Little Known Ways to [blank]: Use a more intriguing
(and less common) way of accomplishing the same
thing as The Secret of [blank] headline.
Example: Little Known Ways to Save on Your Heating
Get Rid of [problem] Once and For All: This classic
formula identifies either a painful problem or an
unfulfilled desire that the reader wants to remedy.
Example: Get Rid of That Carpet Stain Once and For
Here's a Quick Way to [solve a problem]: People love
quick and easy when it comes to solving a nagging
problem. Example: Here's a Quick Way to Back Up
Your Hard Drive
Now You Can Have [something desirable] [great circumstance]:
This is the classic "have your cake and eat it, too" headline —
and who doesn't like that? Example: Now You Can Quit Your Job
and Make Even More Money
[Do something] like [world-class example]: Gatorade milked this
one fully with the "Be Like Mike" campaign featuring Michael
Jordan in the early 1990s. Example: Blog Like an A-Lister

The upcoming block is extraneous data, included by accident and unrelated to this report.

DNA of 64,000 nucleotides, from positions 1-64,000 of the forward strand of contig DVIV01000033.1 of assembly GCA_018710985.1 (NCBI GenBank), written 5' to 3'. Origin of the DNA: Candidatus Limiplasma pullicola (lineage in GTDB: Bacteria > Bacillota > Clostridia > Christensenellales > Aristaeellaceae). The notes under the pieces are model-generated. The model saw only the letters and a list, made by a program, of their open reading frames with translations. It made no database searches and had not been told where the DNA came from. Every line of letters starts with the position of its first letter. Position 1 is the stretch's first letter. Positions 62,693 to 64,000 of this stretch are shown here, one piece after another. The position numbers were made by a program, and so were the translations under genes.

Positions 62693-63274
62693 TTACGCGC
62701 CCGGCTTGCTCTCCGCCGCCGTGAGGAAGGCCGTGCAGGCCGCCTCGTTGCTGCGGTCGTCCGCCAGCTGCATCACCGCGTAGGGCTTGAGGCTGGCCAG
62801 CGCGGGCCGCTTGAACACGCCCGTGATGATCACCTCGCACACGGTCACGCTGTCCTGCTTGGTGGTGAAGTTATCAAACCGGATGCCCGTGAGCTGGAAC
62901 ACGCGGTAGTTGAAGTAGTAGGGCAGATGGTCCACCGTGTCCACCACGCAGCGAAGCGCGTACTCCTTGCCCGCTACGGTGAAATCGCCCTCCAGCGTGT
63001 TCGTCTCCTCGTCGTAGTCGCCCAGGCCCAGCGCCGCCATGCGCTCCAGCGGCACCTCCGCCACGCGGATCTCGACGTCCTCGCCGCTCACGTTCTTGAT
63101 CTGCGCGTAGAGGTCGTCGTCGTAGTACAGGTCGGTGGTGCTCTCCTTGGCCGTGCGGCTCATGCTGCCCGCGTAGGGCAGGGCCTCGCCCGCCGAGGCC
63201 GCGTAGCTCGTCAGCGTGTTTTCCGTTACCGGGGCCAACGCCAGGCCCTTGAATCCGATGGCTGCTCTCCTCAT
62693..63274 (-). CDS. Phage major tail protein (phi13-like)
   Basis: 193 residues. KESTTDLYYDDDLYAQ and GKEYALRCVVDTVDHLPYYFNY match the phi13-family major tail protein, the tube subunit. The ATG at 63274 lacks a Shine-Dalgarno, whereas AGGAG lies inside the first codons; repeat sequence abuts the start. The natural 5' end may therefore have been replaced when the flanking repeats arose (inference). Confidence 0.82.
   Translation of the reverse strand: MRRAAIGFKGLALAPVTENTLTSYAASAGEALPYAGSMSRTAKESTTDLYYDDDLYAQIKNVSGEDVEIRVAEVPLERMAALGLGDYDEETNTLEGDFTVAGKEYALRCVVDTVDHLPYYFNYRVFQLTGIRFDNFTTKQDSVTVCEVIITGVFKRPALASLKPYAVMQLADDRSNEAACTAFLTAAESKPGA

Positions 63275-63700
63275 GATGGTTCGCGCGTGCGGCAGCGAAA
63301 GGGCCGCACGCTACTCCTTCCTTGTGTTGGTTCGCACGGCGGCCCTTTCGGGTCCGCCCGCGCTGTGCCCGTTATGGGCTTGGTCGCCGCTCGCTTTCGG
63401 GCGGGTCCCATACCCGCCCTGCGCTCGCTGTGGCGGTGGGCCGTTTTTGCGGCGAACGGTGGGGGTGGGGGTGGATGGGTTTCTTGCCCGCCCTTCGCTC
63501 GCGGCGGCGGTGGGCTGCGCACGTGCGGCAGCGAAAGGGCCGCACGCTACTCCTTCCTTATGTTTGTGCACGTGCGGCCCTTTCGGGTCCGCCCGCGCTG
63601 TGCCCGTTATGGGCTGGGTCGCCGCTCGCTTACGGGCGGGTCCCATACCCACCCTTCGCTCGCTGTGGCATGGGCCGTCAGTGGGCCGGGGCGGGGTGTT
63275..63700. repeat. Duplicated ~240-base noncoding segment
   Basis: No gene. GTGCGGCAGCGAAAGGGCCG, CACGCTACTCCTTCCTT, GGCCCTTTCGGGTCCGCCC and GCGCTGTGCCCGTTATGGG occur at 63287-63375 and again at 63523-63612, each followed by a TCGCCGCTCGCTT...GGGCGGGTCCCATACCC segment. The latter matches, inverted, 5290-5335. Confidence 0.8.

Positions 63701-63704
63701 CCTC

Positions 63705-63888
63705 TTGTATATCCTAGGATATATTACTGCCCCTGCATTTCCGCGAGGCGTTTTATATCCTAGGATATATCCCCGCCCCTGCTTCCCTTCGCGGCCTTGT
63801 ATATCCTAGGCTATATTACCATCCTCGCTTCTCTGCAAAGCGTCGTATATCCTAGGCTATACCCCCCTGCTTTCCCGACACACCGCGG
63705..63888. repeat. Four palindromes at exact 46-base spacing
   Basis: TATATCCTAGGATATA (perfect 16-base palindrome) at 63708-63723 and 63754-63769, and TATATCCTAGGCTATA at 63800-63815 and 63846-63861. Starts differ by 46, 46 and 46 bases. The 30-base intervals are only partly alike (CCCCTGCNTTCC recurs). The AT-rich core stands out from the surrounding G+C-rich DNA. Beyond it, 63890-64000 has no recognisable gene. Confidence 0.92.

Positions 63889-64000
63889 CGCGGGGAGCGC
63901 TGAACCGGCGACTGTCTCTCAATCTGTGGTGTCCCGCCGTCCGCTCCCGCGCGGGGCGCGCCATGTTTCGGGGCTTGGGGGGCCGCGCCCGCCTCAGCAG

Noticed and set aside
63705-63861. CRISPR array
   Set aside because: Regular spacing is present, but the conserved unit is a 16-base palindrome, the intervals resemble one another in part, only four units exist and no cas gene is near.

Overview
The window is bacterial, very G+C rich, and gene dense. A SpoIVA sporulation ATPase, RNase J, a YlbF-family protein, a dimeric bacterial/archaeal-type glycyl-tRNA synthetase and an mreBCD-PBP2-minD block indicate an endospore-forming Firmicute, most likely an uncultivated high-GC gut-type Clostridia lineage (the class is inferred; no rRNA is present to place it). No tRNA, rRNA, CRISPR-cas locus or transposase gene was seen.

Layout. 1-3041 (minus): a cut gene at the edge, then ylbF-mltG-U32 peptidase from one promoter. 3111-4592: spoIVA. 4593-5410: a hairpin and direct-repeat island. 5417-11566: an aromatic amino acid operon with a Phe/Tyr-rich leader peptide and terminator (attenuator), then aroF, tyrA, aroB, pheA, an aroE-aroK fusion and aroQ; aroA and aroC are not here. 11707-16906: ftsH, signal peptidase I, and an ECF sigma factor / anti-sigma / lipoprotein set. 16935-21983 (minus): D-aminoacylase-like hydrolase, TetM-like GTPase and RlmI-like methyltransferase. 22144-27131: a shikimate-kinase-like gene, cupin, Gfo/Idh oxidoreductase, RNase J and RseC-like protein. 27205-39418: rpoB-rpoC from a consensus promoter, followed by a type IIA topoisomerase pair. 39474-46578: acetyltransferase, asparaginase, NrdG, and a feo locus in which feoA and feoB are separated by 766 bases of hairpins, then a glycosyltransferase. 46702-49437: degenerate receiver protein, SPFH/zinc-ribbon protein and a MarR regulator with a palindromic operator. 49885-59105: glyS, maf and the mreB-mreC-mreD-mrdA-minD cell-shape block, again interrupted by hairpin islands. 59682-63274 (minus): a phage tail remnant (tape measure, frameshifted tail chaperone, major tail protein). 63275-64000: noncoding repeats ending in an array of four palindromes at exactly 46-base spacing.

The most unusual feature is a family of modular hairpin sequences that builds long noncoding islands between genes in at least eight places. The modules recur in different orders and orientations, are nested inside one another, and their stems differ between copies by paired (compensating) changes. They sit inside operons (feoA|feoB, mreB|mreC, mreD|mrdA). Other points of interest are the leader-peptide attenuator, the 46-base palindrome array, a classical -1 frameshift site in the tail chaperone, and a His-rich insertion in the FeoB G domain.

Have a [or] Build a [blank] You Can Be Proud Of: Appeal to
vanity, dissatisfaction, or shame. Enough said. Example: Build a
Blog Network You Can Be Proud Of
What Everybody Ought to Know about [blank]: Big curiosity draw
with this type of headline, and it acts almost as a challenge to
readers to go ahead and see whether they're missing something.
Example: What Everybody Ought to Know about Writing Great
Keep your paragraphs short and leave space
between them. Make sure you leave space —
whitespace — around your images.
Use numbered and ordered lists often. Such lists
stand out and are simple to digest.
Keep your posts pithy. Try to keep to the point.
Talk about a single point in each post and keep
your explanations brief and concise. Your posts
should be enough to explain your point but never
longer. If you have multiple points, use multiple
Emphasize important elements of the post. Use
bold, italic, and highlights. Bolded text stands
out for search engines as well
Use photos, images, diagrams, and other visuals that represent your
message well. Even when we read, our minds are a complex system that
remembers images, not words. By supplying an image, you're making it
easier for your content to be consumed and understood, thus
encouraging the visitor to remain.
Use videos. If pictures are worth a thousand words, videos are worth
millions. Take advantage of inexpensive video equipment and video
hosting services to produce videos as periodic blog posts.
Use effective whitespace. Claude Debussy commented on music and the